Franklin, Shakespeare Said What?

Peek into the windows of my home (that sounds kind of creepy) on a Sunday afternoon and you can find me reading Shakespeare. Out loud. By myself. (Is that weird?) For me, that’s the best way to truly “get into” the plays and experience the prose.

It’s always fascinated me how many common expressions originated or are contained in Shakespeare’s works. The same can be said for Benjamin Franklin. Talk about a jack of all trades! He invented the odometer, the lightning rod and bifocals, just to name a few.

Here are some of my favorite sayings penned (or uttered) by these famous wordsmiths:

Shakespeare

  • Neither a borrower nor a lender be.
  • All the world’s a stage.
  • Sweets to the sweet.
  • The world’s mine oyster.
  • To thine own self be true.
  • Uneasy lies the head that wears a crown.

Franklin

  • A penny saved is a penny earned.
  • A place for everything, everything in its place.
  • Never leave that till tomorrow which you can do today.
  • The doors of wisdom are never shut.
  • Remember that time is money.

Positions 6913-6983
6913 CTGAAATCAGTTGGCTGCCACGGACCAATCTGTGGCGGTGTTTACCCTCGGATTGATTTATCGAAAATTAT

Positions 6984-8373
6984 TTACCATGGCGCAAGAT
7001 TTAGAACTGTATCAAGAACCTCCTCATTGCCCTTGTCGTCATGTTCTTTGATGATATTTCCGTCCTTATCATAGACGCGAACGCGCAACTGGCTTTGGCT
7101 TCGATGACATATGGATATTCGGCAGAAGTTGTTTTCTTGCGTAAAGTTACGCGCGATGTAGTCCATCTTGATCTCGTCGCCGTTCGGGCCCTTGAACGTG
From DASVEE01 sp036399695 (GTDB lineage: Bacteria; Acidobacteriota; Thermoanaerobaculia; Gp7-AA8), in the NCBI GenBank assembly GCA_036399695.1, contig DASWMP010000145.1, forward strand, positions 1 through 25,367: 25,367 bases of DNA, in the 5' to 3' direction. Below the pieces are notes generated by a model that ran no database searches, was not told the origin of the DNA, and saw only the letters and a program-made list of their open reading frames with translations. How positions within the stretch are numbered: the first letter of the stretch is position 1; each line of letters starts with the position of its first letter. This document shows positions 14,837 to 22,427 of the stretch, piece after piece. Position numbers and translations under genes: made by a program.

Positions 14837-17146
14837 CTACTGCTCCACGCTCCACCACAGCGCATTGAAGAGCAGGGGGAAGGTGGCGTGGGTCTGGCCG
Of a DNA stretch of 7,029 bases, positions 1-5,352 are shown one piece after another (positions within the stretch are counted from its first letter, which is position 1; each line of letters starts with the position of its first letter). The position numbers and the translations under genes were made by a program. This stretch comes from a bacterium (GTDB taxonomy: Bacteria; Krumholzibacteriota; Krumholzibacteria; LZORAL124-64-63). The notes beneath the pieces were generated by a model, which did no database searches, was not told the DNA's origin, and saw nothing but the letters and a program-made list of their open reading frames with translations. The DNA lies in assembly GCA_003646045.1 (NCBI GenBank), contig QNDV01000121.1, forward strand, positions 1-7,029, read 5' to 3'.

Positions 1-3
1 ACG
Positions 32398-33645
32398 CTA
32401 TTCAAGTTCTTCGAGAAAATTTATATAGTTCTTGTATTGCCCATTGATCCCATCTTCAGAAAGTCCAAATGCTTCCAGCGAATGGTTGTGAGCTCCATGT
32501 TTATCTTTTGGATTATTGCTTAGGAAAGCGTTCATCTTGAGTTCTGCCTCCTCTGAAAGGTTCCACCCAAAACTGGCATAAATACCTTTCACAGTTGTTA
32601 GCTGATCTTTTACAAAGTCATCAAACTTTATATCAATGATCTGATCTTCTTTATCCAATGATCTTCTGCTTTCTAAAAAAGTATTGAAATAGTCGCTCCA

• He that rises late must trot all day.

Hope you enjoyed this little “history lesson.” As Shakespeare said, “Parting is such sweet sorrow!”

Luigi Loves the Classics

So you still think Nintendo rots your brain? Well, for further proof that these are indeed some crazy, crazy times, the portable Nintendo DS now features the ability to download your own library of literature to take with you on the go. The UK’s Times Online explains the capabilities in an article aptly titled, "Mario Makes Way for Shakespeare in Harper Collins Deal":

The 100 Classic Book Collection ranges from Shakespeare and Dickens to Jane Austen and the Brontë sisters. It will cost about £20 and will be available initially only in Britain.

Readers will turn the pages by brushing a finger across the screen. If the collection is a success, Nintendo may expand the range of books available.

Other technology giants are trying to gain the upper hand in the rush towards reading books on screen. The Sony Reader, which can hold about 160 titles, was released in September. Users can choose from thousands of titles to down-load from Waterstones’ website.

No word yet about the potential global portability of my domination of anyone who dares to challenge me in Super Tecmo Bowl, but baby steps are fine at this point.